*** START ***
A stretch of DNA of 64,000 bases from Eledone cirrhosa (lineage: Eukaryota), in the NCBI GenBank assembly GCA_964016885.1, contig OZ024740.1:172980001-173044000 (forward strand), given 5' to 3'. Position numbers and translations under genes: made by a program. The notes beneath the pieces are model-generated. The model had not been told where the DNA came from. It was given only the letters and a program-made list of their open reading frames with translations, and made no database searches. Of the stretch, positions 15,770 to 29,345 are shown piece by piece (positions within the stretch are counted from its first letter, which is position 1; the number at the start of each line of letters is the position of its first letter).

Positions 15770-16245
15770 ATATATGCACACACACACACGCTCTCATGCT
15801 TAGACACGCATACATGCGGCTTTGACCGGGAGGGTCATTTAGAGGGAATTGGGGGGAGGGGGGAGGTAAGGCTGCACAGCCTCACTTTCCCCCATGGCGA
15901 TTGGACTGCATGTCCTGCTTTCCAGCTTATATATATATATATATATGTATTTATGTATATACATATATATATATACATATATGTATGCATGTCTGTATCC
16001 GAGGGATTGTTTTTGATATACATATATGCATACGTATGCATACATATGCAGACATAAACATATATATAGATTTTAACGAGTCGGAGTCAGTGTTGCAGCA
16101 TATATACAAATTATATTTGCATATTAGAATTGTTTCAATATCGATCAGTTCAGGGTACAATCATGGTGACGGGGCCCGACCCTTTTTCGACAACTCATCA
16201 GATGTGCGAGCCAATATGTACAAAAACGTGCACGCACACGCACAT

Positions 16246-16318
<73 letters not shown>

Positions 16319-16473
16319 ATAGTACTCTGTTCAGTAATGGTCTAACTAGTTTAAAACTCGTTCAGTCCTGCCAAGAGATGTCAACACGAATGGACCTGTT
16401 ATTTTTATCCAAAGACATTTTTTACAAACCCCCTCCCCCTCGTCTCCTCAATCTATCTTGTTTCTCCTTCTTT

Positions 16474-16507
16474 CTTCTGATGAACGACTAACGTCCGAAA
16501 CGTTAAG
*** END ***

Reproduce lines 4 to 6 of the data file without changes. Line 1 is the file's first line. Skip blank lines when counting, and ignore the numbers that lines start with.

15801 TAGACACGCATACATGCGGCTTTGACCGGGAGGGTCATTTAGAGGGAATTGGGGGGAGGGGGGAGGTAAGGCTGCACAGCCTCACTTTCCCCCATGGCGA
15901 TTGGACTGCATGTCCTGCTTTCCAGCTTATATATATATATATATATGTATTTATGTATATACATATATATATATACATATATGTATGCATGTCTGTATCC
16001 GAGGGATTGTTTTTGATATACATATATGCATACGTATGCATACATATGCAGACATAAACATATATATAGATTTTAACGAGTCGGAGTCAGTGTTGCAGCA